9. Marketing Marginality: Creating Iceland as a White Privileged Destination

    Kristín Loftsdóttir

    10. Making Europe from Below: Intra EU-Migration and Mobilities Connecting the Margins

    Ignacio Fradejas-García, José Luis Molina and Miranda J. Lubbers

    11. When the Margins Enter the Centre: The Documentary Along the Borders of Turkey and its YouTube Comments as Conflicting Constructions of Europeanity

    Nico Carpentier and Vaia Doudaki

    12. Beating the Border: Playing with Migrant Experiences and Borderveillant Spectatorship in Channel 4’s Smuggled (2019)

    Lennart Soberon and Kevin Smets


    Kristín Loftsdóttir is Professor of Social Anthropology at the University of Iceland. Her research has focused on notions of exceptionalism, racialization of mobility, racism, gender, crisis, globalization, nationalism, migration and postcolonial Europe. Her publications include Crisis and Coloniality at Europe’s Margins: Creating Exotic Iceland (Routledge, 2019) and We Are All African Here: Race, Mobilities and West Africans in Europe (2021), and co-author of Exceptionalism (Routledge, 2021). She is also co-editor of Whiteness and Postcolonialism in the Nordic Region: Exceptionalism, Migrant Others and National Identities (Routledge, 2012), Crisis in the Nordic Nations and Beyond: At the Intersection of Environment, Finance and Multiculturalism (Routledge, 2014), and Messy Europe: Crisis, Race and the Nation State in a Postcolonial World (2018). She is currently the Principal Investigator of the CERM (Creating Europe through Racialized Mobilities) project.

    Brigitte Hipfl is Associate Professor Emerita in the Department of Media and Communication Studies at the University of Klagenfurt, Austria. Her research explores media, gender, race, and the affective dynamics of media with a focus on issues related to migration, conviviality, solidarity, and memory work. She is co-editor of Messy Europe: Crisis, Race and the Nation State in a Postcolonial World (2018), Wir und die Anderen: Visuelle Kultur zwischen Aneignung und Ausgrenzung (2020), Handbuch Medien und Geschlecht: Perspektiven und Befunde der feministischen Kommunikations- und Medienforschung (2023), and Intersektionale Solidaritäten: Beiträge zur gesellschaftskritischen Geschlechterforschung (2023).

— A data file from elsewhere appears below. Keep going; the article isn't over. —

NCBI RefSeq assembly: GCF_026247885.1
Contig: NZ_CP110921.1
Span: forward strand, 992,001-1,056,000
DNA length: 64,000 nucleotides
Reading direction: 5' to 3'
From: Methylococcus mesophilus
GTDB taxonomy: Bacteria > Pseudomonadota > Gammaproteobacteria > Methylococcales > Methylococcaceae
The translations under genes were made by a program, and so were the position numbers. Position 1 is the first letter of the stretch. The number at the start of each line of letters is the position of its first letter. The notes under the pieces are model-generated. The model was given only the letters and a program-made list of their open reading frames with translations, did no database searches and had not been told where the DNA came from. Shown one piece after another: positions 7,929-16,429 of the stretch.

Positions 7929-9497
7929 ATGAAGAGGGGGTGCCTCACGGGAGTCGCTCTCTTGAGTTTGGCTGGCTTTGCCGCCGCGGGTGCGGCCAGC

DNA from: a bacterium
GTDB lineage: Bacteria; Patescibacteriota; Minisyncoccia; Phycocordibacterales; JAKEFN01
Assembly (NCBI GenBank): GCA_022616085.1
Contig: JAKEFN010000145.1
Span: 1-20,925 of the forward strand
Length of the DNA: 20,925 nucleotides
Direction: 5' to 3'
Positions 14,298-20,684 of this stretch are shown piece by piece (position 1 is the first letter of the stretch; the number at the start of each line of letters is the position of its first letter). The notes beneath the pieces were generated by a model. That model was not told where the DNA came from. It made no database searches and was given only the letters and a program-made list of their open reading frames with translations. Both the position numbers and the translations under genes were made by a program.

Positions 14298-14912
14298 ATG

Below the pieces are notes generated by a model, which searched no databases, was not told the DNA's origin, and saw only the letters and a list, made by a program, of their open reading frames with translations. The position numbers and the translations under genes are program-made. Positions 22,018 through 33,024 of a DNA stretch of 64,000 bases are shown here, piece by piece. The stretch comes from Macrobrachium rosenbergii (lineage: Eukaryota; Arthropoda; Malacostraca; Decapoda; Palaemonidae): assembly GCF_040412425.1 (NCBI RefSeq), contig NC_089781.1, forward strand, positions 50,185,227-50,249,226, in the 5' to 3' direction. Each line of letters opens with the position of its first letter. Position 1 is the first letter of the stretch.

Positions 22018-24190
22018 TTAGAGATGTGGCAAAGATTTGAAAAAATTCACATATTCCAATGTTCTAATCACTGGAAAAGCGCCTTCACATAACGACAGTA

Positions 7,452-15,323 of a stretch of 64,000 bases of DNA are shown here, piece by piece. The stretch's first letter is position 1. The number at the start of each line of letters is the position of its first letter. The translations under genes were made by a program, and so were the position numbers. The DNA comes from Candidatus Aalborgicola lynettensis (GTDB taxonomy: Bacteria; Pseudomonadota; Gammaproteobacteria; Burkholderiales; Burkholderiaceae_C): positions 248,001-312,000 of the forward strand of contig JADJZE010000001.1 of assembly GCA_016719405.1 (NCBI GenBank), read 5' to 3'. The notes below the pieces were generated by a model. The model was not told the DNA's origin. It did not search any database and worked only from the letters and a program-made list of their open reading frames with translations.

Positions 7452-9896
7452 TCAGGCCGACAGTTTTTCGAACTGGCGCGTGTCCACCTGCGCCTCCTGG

Sandra Ponzanesi is Chair and Professor of Media, Gender and Postcolonial Studies in the Department of Media and Culture Studies at Utrecht University, Netherlands, where she is also the founding director of the PCI (Postcolonial Studies Initiative). She has published widely in the field of media, postcolonial studies, digital migration, and cinema, with a particular focus on Postcolonial Europe from comparative and interdisciplinary perspectives. She is author of Paradoxes of Postcolonial Culture: Contemporary Women Writers of the Indian and Afro-Italian Diaspora (2004) and The Postcolonial Cultural Industry: Icons, Markets, Mythologies (2014). She is also editor of Gender, Globalization, and Violence: Postcolonial Conflict Zones (Routledge, 2016) and co-editor of numerous other edited collections, including Postcolonial Transitions in Europe (Rowman and Littlefield 2016), Postcolonial Cinema Studies (Routledge, 2012) and Deconstructing Europe: Postcolonial Perspectives (Routledge, 2012). She has also edited several special issues on digital migration, cinema, and Europe for a range of peer-reviewed journals.